How the brutal axing of former Test cricket captain Kim Hughes led to a spiral into alcoholism

One of the hardest challenges Kim Hughes ever had to face in his life played out publicly, when internal and external pressure from the politically charged Australian Test cricket team led to his teary resignation as captain in 1984.

But the greatest obstacle he had to overcome would be drawn out over many years and only cast its shadow over the people closest to him: his battle with the bottle.

Hughes is 18 months sober and looking to share his story and message of hope for other Australians lost in the grip of alcoholism, a condition that saw him lose his wife, career and almost everyone he ever loved.

His terrified family thought he would end up in jail – or worse, in an early grave.

‘He was a car accident waiting to happen,’ his son Bradley told ABC News.

Rewind back to 1983 and the cracks were beginning to form. At the World Cup, Australia was pumped by 118 runs by India in the group stage and failed to reach the knockout level of the tournament.

The late David Hookes, vice-captain at the time, called for Hughes’ head. When the might of the West Indies beat Australia 3-1 in the 1984/85 Test series in Australia, the pressure became too much and Hughes was forced to resign.

‘The constant speculation, criticism and innuendo by former players and sections of the media have taken their toll. In the interest of the team, Australian cricket and myself, I have informed the ACB of my decision to stand down as Australian captain,’ he said before breaking down and leaving the room.

Hughes cuts a ball for some runs during the first Ashes Test against England at the WACA on November 14, 1982 

Then, in 1986, Hughes led a rebel Australian tour to South Africa – banned from international cricket because of apartheid – and was labelled a ‘traitor’ by then Prime Minister Bob Hawke.

Those wounds left irreparable scars.

His friend and Western Australia teammate Wayne Clark has no doubt that moment was the catalyst for the descent into dangerous drinking.

‘All that stuff he went through, there was a lot. I reckon that had a lot to do with his drinking,’ Clark told the ABC.

‘To be fair, I think he nearly had a breakdown then, just coping with all that, under the pressures that he had.

‘And in those times, there wasn’t any help.’

For many people, Hughes was a refreshing figure who stood out from the macho stereotype in Test ranks. He was a genuine and nice bloke who people genuinely liked.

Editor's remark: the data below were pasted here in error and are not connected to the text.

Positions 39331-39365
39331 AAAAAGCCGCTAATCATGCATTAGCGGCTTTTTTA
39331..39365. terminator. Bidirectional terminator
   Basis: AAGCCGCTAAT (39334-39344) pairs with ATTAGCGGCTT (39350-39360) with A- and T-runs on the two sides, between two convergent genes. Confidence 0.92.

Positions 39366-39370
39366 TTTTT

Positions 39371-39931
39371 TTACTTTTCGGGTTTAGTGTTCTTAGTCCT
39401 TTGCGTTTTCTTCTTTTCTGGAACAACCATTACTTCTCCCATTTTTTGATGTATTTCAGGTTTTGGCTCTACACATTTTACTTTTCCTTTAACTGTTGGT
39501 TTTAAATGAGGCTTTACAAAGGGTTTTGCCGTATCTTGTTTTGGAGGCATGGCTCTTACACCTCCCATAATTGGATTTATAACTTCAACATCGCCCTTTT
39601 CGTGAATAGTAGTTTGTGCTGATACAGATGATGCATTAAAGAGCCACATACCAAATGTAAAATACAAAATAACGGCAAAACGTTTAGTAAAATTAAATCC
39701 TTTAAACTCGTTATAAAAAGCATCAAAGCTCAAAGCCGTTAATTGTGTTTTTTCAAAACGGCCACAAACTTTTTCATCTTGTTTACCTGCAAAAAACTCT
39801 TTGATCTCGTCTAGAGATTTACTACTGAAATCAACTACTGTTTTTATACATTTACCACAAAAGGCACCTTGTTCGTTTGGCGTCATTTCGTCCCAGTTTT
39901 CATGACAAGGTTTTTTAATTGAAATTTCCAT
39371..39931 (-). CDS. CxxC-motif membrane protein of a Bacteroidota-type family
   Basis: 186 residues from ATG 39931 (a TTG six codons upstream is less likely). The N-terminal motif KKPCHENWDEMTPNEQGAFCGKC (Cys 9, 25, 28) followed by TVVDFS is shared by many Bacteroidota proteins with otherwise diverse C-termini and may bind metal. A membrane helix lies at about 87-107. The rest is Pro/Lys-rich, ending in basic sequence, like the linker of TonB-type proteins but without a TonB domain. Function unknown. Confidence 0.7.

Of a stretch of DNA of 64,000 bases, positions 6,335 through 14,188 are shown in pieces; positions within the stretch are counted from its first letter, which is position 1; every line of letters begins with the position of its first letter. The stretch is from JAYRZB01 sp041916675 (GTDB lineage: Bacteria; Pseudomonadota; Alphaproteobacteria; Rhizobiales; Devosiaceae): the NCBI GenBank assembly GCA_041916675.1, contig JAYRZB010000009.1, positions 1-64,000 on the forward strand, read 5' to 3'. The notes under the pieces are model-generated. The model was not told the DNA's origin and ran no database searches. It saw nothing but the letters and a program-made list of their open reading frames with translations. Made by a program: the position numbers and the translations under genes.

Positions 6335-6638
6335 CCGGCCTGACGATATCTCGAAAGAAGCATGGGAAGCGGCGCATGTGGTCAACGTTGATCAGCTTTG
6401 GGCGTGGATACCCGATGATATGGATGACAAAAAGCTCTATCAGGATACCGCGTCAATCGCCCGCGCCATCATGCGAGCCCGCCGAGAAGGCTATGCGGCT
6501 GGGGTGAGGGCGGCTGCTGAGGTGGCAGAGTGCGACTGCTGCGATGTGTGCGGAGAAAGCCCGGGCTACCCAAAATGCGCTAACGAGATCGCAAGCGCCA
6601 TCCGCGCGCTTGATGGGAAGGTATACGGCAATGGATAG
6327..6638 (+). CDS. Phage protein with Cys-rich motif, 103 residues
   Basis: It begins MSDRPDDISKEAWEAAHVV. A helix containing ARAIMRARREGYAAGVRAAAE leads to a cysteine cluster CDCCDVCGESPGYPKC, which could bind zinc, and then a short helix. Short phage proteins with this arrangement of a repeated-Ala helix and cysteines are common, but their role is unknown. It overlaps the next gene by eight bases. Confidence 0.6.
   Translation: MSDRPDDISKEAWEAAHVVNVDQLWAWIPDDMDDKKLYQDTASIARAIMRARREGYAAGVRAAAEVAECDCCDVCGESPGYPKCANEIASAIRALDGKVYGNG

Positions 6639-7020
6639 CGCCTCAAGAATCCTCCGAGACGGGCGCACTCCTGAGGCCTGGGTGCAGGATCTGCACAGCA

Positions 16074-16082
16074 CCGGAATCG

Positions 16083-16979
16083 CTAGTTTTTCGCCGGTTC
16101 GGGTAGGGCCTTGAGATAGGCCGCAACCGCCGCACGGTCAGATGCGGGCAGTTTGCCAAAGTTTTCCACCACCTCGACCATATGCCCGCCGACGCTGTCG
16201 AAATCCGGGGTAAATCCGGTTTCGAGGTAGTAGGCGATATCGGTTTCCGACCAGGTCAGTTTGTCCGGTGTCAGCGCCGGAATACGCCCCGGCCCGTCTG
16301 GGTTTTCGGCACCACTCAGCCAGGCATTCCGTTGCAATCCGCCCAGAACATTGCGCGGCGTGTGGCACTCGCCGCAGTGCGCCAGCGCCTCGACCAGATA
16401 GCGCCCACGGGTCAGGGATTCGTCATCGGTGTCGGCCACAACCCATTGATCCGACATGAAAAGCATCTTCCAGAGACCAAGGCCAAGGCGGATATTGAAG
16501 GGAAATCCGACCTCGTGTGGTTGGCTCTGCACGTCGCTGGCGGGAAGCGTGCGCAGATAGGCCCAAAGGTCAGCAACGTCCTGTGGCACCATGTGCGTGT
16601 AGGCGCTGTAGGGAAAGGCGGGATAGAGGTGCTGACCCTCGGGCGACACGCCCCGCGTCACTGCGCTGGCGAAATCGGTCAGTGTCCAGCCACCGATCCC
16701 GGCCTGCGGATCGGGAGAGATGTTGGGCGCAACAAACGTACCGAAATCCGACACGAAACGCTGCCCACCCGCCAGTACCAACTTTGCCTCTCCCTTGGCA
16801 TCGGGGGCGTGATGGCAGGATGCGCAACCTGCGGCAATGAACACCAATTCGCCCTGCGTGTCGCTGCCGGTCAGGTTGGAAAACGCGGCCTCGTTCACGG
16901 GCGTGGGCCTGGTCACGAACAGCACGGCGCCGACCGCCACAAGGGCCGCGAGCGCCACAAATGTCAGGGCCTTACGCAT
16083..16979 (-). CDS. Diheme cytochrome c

That paved the way for a new career speaking at events where the booze flowed freely. Hughes could hide in plain sight, drinking on the job in an environment where nobody would see that as unusual.

But then Covid struck, the speaking gigs dried up and so did the endless party.

Hughes' emotional resignation as Test skipper at the Gabba in 1984 was when his mental health took a hit for the worse which led to alcoholism and social isolation

Hughes’ emotional resignation as Test skipper at the Gabba in 1984 was when his mental health took a hit for the worse which led to alcoholism and social isolation

It was during this crippling and isolating period that his alcohol abuse really ramped up, starting with a glass of white wine as soon as Hughes woke up.

‘I was just going through the motions. The corporate speaking dried up, and things can get very, very lonely,’ he said.

‘The thing that I was really struggling with was that I was distancing, or my children were distancing themselves from me, or I was from them, because I didn’t want to be around them smelling of alcohol.’

Bradley, Wayne and another friend of Hughes’, Richard Menasse, knew they had to intervene.

‘We were able to get him to agree that he had to go to rehab. He had to get away from things. He had to get out of society for a while,’ Clark said.

Now, Menasse says, Hughes can work through the pain and depression he never managed to properly address during the 1980s without the crutch of alcohol.

‘We discovered that Kim did have a habit with alcohol. But it was a consequence of what I think was a depression that we’re still managing,’ Menasse says.

‘He absolutely understands every day is a new day. And he’s reminded of it. That he’s got to do the right thing by himself.’

Fortunately, the old Hughes is still there and you can’t help but laugh at his simple response to his alcoholic days: ‘I was a d***head.’

He has returned to speaking engagements, but without a glass in hand this time – just a desire to raise awareness about mental health.